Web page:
Sleep apnoea is a condition where people repeatedly stop breathing while asleep. People with sleep apnoea often complain of daytime sleepiness, difficulties concentrating, and they tend to have high blood pressure. The people around them usually complain about their nightly snoring, gasping, and choking noises.
About 5% of people have treatable moderate or severe sleep apnoea, which means they stop breathing 15 times or more times per hour while asleep. A larger number of people – as many as 20% of middle-aged folk – have mild sleep apnoea, which means they stop breathing around five to 15 times an hour. Although this may sound pretty scary, it’s still not clear that this mild version causes ill health.
Left untreated, sleep apnoea will not only shorten your life by hastening a string of illnesses, it may also increase your risk of suffering from depression. And the general sleepiness of people with the condition is thought to as much as triple their risk for car accidents and injury.
The prevalence of sleep apnoea increases in ageing societies that are getting heavier, along with other age and obesity-related diseases. But studies from around the world show your risk of developing these diseases is strongly influenced by whether or not you have sleep apnoea in the first place. In particular, the condition has been linked to stroke and cancer.
The consequences of stroke can range from between temporary inconvenience to serious life-altering disability and death. Smoking, cholesterol, and high blood pressure are three key causes of stroke that you can control. And, unfortunately, sleep apnoea has a big impact on the latter.
The condition causes your daytime blood pressure to increase a little bit over the long term. And, while you’re asleep, it causes massive spikes in blood pressure. Sleep apnoea also might make your ability to process cholesterol a little less efficient.
So it’s not terribly surprising that studies from Spain, the United States, and Australia have all found people with untreated sleep apnoea are three times more likely to have a stroke.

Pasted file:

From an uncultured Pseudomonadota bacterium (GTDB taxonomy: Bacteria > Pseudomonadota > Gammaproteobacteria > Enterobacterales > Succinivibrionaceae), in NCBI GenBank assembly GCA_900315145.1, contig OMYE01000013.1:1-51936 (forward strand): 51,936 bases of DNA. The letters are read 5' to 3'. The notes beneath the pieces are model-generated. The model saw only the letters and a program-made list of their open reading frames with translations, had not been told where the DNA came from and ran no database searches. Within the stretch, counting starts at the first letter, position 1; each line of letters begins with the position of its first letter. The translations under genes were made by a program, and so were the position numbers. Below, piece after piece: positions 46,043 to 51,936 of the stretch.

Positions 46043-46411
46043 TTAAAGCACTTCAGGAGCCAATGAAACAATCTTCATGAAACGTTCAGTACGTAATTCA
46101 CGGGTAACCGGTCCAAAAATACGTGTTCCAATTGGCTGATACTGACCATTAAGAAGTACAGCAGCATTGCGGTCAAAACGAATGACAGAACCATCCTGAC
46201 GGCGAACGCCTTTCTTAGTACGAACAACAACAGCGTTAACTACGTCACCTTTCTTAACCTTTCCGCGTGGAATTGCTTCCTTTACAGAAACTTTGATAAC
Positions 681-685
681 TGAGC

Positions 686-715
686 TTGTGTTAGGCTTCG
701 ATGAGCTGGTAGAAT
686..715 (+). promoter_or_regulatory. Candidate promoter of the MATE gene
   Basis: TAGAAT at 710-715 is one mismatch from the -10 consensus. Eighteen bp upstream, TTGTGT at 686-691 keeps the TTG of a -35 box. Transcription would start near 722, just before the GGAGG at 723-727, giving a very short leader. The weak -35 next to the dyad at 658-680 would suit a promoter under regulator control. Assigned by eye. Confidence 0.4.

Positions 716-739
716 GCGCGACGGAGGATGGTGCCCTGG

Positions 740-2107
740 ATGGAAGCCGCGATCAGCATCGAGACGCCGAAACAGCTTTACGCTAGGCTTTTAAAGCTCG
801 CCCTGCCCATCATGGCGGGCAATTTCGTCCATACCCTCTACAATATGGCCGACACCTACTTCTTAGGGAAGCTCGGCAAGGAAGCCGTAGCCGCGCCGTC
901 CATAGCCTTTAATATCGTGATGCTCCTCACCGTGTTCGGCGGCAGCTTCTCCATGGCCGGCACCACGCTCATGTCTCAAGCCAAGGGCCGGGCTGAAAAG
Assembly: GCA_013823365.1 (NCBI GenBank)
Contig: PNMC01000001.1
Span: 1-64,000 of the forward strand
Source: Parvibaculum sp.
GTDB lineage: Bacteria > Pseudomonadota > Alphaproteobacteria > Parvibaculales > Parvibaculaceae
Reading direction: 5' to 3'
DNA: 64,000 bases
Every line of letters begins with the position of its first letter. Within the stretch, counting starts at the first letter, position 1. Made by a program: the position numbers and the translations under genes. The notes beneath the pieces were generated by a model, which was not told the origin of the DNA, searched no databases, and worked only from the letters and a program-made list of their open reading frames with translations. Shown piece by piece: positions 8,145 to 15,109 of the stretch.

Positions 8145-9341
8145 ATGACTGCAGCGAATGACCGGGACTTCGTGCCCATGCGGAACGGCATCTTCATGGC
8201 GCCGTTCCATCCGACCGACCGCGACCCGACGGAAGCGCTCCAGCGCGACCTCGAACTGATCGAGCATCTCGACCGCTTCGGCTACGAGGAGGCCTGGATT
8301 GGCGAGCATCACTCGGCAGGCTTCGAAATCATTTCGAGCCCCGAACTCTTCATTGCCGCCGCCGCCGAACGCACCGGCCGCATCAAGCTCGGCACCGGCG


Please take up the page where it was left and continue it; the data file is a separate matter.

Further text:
One of the more surprising recent research findings is sleep apnoea’s influence on cancer risk. Researchers really weren’t expecting to find this because we’d always thought sleep apnoea mainly influenced heart disease.
But in study after study from around the world we’ve seen that sleep apnoea increases the risk of cancer as well. And this association is not explained by other known cancer risks.
At this stage, we don’t think sleep apnoea causes cells to become cancerous. It might be that if you have a few cancer cells in your body, the constant up and down of oxygen levels in your blood while you sleep causes those cells to grow more quickly. So instead of having a cancer that you never even realise you have or a slow-growing one, you get a faster growing and more aggressive version.
It’s yet to be confirmed but melanomas are thought to be particularly likely to proliferate quickly when you have sleep apnoea.
Some good news
Being the harbinger of bad news isn’t much fun so I’d like to give you some good news now. If you’ve only got mild sleep apnoea, or you just snore a bit, you probably don’t have an increased risk of illness.
In fact, if you have mild sleep apnoea, you might be able to manage your risk quite effectively with dietary changes, which will improve your overall heath and stop you from developing a more severe version of the condition.
If you’ve got severe sleep apnoea, it’s really serious but still treatable, so it’s time to see a sleep doctor and get something done about it. More good news: if you do have severe sleep apnoea and you get it treated, your risk is much, much lower.
What all this adds up to is that sleep apnoea needs to be taken seriously; it’s not just a nuisance snoring condition. Not only will treatment help make you feel better, it will also reduce your risk for all kinds of attendant bad things from happening.
This article was first published in The Conversation.
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